Sri Lanka Table of Contents
In the late 1980s, Sri Lanka had two long-established Marxist parties. The Lanka Sama Samaja Party (LSSP) was founded in 1935 and remained in the late 1980s one of the very few MarxistLeninist parties in the world to associate itself with the revolutionary doctrines of Leon Trotsky. This connection made it attractive to independent-minded Marxists who resented ideological subservience to Moscow and who aspired to adapt Marxism to Sri Lankan conditions. During the late 1940s and early 1950s, the LSSP functioned as the primary opposition party, but its fortunes declined after the emergence of the non-Marxist SLFP. Like the SLPP, the LSSP joined with the ruling UNP in the mid-1980s to support a negotiated settlement with Tamil militants but in 1988 did not have members in Parliament. The New Equal Society Party (Nava Sama Samaja Party--NSSP) was in 1987 a breakaway faction of the LSSP.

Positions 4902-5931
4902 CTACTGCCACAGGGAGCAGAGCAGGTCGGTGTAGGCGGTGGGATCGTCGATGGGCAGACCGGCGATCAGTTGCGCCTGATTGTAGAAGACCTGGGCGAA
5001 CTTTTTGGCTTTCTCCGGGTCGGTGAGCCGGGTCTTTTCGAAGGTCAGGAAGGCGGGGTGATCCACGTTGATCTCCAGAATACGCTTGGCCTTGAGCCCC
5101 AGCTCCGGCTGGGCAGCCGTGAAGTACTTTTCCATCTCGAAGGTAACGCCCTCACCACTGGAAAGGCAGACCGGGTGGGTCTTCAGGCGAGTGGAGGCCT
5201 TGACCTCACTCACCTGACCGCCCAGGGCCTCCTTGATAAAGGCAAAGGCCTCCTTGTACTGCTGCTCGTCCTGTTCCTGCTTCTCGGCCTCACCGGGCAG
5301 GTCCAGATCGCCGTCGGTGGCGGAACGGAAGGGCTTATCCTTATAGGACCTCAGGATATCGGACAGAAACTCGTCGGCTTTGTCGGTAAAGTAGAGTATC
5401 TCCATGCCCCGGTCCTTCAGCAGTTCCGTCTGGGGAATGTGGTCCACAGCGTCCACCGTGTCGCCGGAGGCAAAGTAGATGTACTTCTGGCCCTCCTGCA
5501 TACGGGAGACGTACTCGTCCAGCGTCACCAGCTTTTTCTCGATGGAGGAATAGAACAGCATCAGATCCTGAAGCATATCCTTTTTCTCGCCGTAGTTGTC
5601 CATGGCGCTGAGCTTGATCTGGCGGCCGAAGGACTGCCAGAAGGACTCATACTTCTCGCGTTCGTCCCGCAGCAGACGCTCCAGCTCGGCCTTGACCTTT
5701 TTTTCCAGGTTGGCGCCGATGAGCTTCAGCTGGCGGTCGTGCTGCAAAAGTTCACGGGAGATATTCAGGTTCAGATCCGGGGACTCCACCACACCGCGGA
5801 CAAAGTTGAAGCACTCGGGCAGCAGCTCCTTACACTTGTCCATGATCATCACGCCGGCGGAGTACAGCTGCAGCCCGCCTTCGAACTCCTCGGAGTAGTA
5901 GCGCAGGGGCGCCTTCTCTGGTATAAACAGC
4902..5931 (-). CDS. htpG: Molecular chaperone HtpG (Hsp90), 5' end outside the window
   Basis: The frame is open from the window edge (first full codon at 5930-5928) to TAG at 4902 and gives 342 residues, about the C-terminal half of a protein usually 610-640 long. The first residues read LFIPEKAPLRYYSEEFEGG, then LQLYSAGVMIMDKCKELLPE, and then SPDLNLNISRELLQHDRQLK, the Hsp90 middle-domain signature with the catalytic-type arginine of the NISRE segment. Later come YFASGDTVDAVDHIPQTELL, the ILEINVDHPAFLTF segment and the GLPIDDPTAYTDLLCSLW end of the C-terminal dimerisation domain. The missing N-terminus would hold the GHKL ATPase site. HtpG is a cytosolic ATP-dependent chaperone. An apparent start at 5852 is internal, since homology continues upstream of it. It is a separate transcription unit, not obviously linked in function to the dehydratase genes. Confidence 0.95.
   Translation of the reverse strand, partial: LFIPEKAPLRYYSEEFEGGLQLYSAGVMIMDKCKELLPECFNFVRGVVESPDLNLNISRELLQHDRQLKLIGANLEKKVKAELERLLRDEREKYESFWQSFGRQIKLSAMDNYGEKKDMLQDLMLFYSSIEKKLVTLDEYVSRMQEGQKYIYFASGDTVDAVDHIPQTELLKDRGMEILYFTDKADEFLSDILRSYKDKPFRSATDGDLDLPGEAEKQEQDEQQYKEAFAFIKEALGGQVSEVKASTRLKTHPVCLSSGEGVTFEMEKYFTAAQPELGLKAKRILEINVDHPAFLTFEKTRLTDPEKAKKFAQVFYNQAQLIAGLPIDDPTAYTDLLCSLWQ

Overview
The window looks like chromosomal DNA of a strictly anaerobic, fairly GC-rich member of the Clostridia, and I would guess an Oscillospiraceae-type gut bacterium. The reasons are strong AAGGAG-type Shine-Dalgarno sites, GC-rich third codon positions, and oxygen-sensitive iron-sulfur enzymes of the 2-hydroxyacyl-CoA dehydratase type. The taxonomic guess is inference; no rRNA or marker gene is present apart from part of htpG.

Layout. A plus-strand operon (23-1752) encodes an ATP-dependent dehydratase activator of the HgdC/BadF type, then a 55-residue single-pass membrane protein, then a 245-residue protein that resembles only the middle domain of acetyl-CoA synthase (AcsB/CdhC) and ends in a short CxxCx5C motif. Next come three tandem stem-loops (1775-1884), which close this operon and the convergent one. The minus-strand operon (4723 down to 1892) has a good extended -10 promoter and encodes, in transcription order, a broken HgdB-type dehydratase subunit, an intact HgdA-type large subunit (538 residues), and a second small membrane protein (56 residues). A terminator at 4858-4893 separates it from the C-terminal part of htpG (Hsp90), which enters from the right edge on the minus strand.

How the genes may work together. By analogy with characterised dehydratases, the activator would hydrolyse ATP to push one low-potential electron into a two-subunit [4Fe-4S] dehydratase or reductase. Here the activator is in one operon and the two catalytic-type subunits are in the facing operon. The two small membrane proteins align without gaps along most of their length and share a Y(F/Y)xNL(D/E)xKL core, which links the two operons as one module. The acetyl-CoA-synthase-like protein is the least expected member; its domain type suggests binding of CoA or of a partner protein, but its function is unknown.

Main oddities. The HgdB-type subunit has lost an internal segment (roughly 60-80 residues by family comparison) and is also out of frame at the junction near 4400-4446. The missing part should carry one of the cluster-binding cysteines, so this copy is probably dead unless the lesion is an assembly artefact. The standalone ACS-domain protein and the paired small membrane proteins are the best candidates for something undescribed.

The Communist Party of Sri Lanka (CPSL) was established in 1943 and continued in the late 1980s to follow the direction of the Soviet Union on matters of ideology. Banned briefly in July 1983 along with the JVP and the NSSP, in 1987 it had limited popular support.
Data as of October 1988